More than 30,000 celestial images that were all but lost to science are about to find their way back into researchers’ hands thanks to the efforts of thousands of citizen scientists participating in the Astronomy Rewind project on the Zooniverse website.
In partnership with several other professional associations of physical scientists, the American Astronomical Society has received funding from the National Science Foundation to strengthen US science, technology, engineering and mathematics (STEM) by broadening the participation of underrepresented groups.
The AAS is thrilled to announce that AAS Press Officer Dr. Richard Tresch Fienberg is being honored with NASA’s Exceptional Public Achievement Medal “for exceptional service to the nation in [his] tireless efforts for the public’s safe solar viewing of the 2017 total solar eclipse.”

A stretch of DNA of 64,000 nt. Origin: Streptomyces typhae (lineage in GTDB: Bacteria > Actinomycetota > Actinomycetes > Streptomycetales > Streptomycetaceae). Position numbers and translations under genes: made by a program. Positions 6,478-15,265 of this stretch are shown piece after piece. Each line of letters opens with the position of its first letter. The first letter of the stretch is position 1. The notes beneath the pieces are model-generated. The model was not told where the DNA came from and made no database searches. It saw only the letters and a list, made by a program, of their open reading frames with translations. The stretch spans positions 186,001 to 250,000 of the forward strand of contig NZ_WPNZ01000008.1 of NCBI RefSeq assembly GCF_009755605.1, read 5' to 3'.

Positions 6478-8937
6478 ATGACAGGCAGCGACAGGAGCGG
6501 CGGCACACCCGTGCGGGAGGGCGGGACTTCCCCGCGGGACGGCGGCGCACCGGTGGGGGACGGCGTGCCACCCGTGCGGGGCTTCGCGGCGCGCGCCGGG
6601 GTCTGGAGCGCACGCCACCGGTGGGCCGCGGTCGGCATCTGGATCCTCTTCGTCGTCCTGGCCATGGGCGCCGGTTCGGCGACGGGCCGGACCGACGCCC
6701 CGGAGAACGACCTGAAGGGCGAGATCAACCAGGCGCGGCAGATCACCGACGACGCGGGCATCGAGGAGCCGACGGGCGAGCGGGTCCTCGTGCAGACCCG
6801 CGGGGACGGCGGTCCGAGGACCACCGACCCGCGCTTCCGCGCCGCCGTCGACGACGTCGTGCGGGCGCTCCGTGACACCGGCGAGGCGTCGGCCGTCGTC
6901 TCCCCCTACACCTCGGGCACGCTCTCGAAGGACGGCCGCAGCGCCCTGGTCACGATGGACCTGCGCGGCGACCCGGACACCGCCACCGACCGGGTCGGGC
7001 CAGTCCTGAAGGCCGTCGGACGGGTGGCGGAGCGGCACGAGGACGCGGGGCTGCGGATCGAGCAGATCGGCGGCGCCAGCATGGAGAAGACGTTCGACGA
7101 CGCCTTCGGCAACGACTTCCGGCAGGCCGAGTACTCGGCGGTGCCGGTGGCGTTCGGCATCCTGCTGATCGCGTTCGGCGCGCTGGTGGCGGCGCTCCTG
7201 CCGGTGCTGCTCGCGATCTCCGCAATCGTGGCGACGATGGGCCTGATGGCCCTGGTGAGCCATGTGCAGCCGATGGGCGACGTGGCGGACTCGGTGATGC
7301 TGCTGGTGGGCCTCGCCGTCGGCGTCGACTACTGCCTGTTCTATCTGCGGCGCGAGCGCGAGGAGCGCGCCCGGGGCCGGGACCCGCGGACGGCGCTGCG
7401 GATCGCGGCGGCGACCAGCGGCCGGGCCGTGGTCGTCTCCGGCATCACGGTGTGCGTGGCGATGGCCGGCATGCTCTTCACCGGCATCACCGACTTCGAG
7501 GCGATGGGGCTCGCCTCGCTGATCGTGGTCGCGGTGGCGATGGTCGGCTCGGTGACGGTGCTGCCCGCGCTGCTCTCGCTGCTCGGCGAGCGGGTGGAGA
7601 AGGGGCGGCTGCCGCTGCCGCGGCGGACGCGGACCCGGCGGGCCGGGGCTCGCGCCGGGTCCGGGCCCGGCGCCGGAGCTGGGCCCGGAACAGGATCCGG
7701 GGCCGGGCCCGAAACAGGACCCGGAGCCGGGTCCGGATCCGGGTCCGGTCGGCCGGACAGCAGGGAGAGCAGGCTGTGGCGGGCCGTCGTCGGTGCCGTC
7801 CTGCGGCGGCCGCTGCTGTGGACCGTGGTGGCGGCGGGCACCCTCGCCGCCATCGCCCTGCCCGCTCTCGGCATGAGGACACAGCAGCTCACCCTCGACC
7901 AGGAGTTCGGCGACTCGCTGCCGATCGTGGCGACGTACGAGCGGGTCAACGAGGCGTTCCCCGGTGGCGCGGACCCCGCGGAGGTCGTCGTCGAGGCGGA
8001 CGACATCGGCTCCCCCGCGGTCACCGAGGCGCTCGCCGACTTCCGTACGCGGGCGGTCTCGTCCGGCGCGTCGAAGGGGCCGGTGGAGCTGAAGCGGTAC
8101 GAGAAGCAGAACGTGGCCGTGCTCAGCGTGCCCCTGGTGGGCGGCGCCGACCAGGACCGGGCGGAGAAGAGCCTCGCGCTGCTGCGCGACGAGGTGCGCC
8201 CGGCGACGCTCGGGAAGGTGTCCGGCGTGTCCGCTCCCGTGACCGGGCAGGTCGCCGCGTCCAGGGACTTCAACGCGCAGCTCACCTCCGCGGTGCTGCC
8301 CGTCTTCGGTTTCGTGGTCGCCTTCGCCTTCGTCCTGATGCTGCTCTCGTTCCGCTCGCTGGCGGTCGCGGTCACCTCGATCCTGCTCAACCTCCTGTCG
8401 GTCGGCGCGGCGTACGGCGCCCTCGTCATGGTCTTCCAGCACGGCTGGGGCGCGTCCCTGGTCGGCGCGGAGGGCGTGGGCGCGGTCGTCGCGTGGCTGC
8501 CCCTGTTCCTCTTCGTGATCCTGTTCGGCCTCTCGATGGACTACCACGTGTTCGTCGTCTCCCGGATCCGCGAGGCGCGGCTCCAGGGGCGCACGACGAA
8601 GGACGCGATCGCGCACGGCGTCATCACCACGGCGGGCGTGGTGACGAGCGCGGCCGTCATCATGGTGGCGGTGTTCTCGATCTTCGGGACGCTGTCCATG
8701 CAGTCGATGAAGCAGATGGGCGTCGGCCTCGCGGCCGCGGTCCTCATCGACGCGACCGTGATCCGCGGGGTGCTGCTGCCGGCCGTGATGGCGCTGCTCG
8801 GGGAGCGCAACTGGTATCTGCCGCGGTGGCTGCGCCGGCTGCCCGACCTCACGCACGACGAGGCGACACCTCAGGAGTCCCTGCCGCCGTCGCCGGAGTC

The AAS and the American Geophysical Union have received a grant from The Kavli Foundation to advance exoplanet science through a joint steering committee, special sessions at both societies’ annual meetings, and topical conferences and workshops.
At the 233rd AAS meeting in Seattle, Washington, on 7 January 2019, the Kavli Foundation Plenary Lecture will be given by Greg Laughlin (Yale University), who will explore the implications of the discovery of 'Oumuamua, the first confirmed interstellar asteroid.